Return a Pointer in C++

  1. Use the std::string::data Function to Return Pointer From Function in C++
  2. Use &variable Address-Of Notation to Return Pointer From Function in C++

This article will explain several methods of how to return a pointer from a function in C++.

Use the std::string::data Function to Return Pointer From Function in C++

Function return types generally fall into three categories: value, reference, or pointer. All of them have their optimal use cases in which most of the performance is reached. Generally, returning pointers from functions are more common in the C language, as C++ provides a more eloquent concept - a reference for passing and returning using functions without copying the objects. Although there are scenarios that may utilize pointers better, so we demonstrate some examples of how to return pointer values for different data structures.

In the following example code, we implement a function that takes a reference to std::string and returns the char*, which is the underlying data type. Note that, std::string class is used to contain the char sequence stored contiguously. We can retrieve a pointer to the first character in the sequence using the data() built-in function and pass after the return statement. Finally, we can operate on the char array using the returned pointer as needed.

#include <iostream>
#include <algorithm>
#include <iterator>

using std::cout; using std::endl;
using std::string; using std::reverse;

char *reverseString(string &s) {
    reverse(s.begin(), s.end());
    return s.data();
}

int main() {
    string str = "This string shall be reversed";

    cout << str << endl;
    cout << reverseString(str) << endl;

    return EXIT_SUCCESS;
}

Output:

This string shall be reversed
desrever eb llahs gnirts sihT

Use &variable Address-Of Notation to Return Pointer From Function in C++

& address-of operator has its roots in back in C language and C++ employees it with the same semantics - to take the memory address of the object following it. Note though, it has slightly different behavior when the operator& is overloaded (see the page). In this case, we demonstrate a function that takes an array as one of its arguments and returns the pointer to the same array. Since the pointer to the array object is the same as the pointer to the first element of the array, we can use the following notation - &arr[0] to return the given array’s address.

#include <iostream>
#include <algorithm>
#include <iterator>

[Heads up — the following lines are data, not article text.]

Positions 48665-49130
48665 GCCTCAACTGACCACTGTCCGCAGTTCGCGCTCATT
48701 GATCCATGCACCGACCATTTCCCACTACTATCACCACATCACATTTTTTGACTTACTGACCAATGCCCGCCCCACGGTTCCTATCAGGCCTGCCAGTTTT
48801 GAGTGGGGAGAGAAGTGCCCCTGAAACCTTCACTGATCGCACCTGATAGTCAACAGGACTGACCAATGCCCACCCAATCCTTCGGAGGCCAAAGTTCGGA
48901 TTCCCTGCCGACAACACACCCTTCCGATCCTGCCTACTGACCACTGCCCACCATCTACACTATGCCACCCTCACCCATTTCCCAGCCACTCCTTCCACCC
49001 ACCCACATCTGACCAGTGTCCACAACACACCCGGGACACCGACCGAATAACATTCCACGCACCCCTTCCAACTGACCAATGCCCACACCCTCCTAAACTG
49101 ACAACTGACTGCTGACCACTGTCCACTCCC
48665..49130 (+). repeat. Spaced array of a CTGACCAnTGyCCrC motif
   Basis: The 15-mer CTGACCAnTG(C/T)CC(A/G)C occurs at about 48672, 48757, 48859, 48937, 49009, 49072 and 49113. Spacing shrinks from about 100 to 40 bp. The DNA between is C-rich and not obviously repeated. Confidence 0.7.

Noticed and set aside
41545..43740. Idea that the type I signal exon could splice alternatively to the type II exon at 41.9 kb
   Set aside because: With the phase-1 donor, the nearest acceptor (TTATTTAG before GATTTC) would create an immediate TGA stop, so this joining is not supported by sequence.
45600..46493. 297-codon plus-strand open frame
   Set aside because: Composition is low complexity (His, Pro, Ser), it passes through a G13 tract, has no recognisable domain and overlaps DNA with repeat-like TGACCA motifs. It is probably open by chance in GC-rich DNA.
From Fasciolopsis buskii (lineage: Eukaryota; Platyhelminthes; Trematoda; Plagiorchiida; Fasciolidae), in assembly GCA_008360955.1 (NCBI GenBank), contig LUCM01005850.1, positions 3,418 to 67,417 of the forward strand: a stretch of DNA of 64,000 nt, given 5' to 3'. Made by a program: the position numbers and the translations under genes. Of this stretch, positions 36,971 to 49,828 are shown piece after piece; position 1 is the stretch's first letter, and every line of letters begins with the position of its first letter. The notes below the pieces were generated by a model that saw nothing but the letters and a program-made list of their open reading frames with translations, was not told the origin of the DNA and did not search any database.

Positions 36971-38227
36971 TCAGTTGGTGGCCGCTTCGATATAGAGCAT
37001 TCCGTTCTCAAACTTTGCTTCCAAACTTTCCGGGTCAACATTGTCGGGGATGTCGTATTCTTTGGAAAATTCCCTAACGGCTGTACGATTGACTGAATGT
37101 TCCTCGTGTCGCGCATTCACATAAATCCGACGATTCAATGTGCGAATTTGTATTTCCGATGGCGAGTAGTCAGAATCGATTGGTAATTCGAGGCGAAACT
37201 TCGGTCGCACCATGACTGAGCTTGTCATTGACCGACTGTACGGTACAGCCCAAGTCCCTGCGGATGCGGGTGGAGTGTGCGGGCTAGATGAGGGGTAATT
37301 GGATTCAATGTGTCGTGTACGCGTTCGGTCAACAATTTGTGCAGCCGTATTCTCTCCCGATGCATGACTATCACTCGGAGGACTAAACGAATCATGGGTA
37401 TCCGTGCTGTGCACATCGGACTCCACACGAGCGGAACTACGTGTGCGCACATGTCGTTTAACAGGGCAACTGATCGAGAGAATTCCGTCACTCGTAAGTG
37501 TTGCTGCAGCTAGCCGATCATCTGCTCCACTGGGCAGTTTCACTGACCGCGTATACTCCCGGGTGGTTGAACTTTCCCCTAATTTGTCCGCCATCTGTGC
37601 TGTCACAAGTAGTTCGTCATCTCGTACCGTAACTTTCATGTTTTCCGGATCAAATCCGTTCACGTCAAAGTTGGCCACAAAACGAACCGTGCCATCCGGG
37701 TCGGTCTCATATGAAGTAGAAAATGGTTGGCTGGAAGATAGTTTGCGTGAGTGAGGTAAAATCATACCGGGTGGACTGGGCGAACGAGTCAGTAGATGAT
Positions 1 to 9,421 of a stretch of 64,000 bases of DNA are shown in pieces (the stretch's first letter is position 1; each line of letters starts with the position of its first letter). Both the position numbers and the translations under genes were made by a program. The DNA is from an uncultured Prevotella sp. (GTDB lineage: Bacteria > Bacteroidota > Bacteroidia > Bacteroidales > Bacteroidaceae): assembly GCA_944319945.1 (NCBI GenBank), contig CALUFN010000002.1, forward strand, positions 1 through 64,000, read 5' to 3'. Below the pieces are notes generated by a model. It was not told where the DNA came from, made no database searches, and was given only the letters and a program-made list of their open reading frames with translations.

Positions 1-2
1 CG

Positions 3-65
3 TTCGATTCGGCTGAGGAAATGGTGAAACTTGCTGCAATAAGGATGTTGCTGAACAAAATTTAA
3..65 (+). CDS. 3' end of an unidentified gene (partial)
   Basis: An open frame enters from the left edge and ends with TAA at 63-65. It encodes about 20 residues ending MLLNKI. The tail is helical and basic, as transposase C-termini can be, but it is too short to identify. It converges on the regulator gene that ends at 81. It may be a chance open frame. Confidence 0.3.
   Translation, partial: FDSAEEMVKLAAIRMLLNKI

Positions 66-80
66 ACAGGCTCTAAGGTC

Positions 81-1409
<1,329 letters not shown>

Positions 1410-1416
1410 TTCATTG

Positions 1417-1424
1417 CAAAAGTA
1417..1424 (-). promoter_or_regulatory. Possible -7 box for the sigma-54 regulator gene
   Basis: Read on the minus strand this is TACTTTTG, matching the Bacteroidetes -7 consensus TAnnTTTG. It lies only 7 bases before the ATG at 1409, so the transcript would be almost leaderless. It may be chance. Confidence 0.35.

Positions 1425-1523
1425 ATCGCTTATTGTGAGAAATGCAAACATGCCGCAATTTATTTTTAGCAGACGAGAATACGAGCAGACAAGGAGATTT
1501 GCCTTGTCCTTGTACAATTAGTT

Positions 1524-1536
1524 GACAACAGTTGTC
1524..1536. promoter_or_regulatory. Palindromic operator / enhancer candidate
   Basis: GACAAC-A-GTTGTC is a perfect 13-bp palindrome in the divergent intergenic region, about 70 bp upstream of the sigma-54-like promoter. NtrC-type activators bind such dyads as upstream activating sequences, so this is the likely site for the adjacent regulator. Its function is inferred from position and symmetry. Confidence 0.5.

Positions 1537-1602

using std::cout; using std::endl;
using std::string; using std::reverse;

int *subtructArray(int arr[], size_t size, int subtrahend)
{
    for (size_t i = 0; i < size; ++i) {
        arr[i] -= subtrahend;
    }
    return &arr[0];
}

int main() {

    int c_array[] = {1, 2, 3, 4, 5, 6, 7, 8, 9, 10};
    int num = 3;

    auto arr_size = sizeof c_array / sizeof c_array[0];
    int *ptr = subtructArray(c_array, arr_size, num);

    cout << "c_array = [ ";
    for (int i = 0; i < arr_size; ++i) {
        cout << ptr[i] << ", ";
    }
    cout << "\b\b ]" << endl;


    return EXIT_SUCCESS;
}

Output:

c_array = [ -2, -1, 0, 1, 2, 3, 4, 5, 6, 7 ]

Alternatively, one can rewrite the previous code using just the variable name that the array is referred to in the function block. Note that, even though the function takes the int arr[] as a parameter, the compiler does not copy the array underneath but rather passes the pointer to it. We can just pass the arr name to the return statement, and the pointer will be returned.

#include <iostream>
#include <algorithm>
#include <iterator>

using std::cout; using std::endl;
using std::string; using std::reverse;

int *subtructArray(int arr[], size_t size, int subtrahend)
{
    for (size_t i = 0; i < size; ++i) {
        arr[i] -= subtrahend;
    }
    return arr;
}

int main() {

    int c_array[] = {1, 2, 3, 4, 5, 6, 7, 8, 9, 10};
    int num = 3;

    auto arr_size = sizeof c_array / sizeof c_array[0];
    int *ptr = subtructArray(c_array, arr_size, num);

    cout << "c_array = [ ";
    for (int i = 0; i < arr_size; ++i) {
        cout << ptr[i] << ", ";
    }
    cout << "\b\b ]" << endl;


    return EXIT_SUCCESS;
}

Output:

c_array = [ -2, -1, 0, 1, 2, 3, 4, 5, 6, 7 ]
Contribute
DelftStack is a collective effort contributed by software geeks like you. If you like the article and would like to contribute to DelftStack by writing paid articles, you can check the write for us page.

Related Article - C++ Pointer

  • Pointer to an Array in C++